Fully accessible tram and bus stops in Poznan. Poland

By News Editor / Updated: 29 Aug 2014

In order to increase the accessibility of public transport services for older and people with restricted mobility in Pozan, a major improvement programme (beginning in 2004) is currently being undertaken.

Background & Objectives

Poznan being one of Poland's biggest cities has one of the biggest transport systems in the country.

  • Currently the tram system has 20 daytime lines, one night line, and one tourist line served by historical vehicles. The tram system consists of about 66km of standard gauge (1435 mm) track. With a few exceptions routes consist of two tracks.

  • The bus system consists of 56 daytime lines, with one fast line, and 21 night lines. From last year there is also special service bus connecting Poznan International Airport “Lawica” with Central Railway Station.

With such a well developed transport system, a key requirement concerns accessibility for all user groups. Initial 'user surveys' (beginning in 2003) revealed that for many people including older and people with restricted mobility current access (physically) to trams and buses was difficult. Based on these initial surveys a comprehensive improvement program was initially undertaken to replace older ‘inaccessible’ vehicles with new ‘easy access’ low floor bus and tram vehicles. However, in some instances, due to infrastructural problems, accessibility problems still remained and further improvements were required.



Poznan City Council in cooperation with the main public transport company in Poznan (Miejskie Przedsi?biorstwo Komunikacyjne w Poznaniu Sp. z o.o) has recently introduced a program of repairing and improving bus and tram stop facilities. The biggest works were on Staroleka Roundabout, where the whole tram infrastructure were changed, with all tram stops being re-build and the pavement areas adjacent to stops raised to meet the level of buses and trams . In 2006 the remedial works were expanded to cover the whole city centre area and final work is currently being undertaken (early 2008).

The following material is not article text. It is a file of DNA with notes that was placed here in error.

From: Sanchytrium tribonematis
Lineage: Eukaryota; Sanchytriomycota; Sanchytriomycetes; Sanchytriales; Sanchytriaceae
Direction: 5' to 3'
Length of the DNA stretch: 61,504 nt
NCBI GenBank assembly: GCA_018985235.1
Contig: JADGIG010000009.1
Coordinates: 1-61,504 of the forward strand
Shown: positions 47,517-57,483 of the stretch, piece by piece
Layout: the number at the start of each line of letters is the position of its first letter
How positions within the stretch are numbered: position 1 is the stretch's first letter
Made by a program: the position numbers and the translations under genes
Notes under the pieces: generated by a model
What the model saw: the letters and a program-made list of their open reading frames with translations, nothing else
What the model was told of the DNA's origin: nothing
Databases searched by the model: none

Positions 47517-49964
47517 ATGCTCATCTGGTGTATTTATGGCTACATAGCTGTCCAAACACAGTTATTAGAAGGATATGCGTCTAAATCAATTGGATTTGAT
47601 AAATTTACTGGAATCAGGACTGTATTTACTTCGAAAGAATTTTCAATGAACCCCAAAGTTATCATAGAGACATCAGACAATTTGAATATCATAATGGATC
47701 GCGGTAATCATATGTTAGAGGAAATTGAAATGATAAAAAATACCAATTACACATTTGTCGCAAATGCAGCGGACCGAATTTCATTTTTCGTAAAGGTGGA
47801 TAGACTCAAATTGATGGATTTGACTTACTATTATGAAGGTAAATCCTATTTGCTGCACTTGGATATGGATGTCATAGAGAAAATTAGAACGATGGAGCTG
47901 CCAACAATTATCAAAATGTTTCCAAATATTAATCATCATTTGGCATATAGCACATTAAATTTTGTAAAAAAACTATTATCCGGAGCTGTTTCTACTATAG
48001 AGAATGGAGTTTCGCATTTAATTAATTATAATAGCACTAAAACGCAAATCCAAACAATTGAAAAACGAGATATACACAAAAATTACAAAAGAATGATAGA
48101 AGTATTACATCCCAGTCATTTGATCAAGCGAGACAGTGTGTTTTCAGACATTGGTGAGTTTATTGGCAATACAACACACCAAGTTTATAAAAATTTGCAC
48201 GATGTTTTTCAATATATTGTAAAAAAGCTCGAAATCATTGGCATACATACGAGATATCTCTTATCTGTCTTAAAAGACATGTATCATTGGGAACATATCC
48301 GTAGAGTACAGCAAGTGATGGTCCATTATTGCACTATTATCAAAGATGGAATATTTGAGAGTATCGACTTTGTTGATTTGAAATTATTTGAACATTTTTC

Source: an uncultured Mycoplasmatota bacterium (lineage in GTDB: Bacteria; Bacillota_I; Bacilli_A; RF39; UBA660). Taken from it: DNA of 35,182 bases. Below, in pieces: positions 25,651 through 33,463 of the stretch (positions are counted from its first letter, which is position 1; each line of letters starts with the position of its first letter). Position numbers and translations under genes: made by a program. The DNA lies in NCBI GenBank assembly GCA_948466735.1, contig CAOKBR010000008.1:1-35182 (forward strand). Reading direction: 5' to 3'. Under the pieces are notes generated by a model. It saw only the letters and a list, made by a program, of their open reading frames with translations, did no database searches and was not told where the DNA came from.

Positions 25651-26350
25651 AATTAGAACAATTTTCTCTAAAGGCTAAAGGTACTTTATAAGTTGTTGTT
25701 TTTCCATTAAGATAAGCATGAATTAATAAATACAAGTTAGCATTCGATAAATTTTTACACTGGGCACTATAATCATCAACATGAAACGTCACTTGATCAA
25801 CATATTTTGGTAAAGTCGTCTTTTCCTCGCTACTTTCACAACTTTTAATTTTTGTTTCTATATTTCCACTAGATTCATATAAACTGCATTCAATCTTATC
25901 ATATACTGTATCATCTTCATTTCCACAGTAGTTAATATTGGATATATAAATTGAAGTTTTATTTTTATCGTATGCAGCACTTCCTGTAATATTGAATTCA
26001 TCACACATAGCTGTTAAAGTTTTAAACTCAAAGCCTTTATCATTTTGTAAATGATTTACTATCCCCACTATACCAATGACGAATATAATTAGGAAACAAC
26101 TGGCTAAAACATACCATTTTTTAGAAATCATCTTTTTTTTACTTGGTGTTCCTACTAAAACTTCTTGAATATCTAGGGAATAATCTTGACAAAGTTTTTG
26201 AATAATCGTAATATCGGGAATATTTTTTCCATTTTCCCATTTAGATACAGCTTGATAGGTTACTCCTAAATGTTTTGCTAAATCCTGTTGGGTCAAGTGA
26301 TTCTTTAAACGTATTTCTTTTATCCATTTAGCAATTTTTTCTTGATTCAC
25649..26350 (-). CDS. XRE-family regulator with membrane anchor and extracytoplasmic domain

Since 2004, most of the bus and tram stops were modified and adapted on the main public transport service routes. The next/final implementation stage will be to replace all old trams and buses with new low floor accessible vehicles. These improvements (so far) have allowed many more mobility-impaired travellers to use public transport services (including other mobility-impaired groups such as parents with young children), which is reflected in recent patronage surveys.

Further information about the scheme is available at the Miejskie Przedsi?biorstwo Komunikacyjne w Poznaniu Sp. z o.o website http://www.mpk.poznan.pl/ (in Polish)

Michael Carreno
Accessible public transport vehicles
11 Feb 2008
29 Aug 2014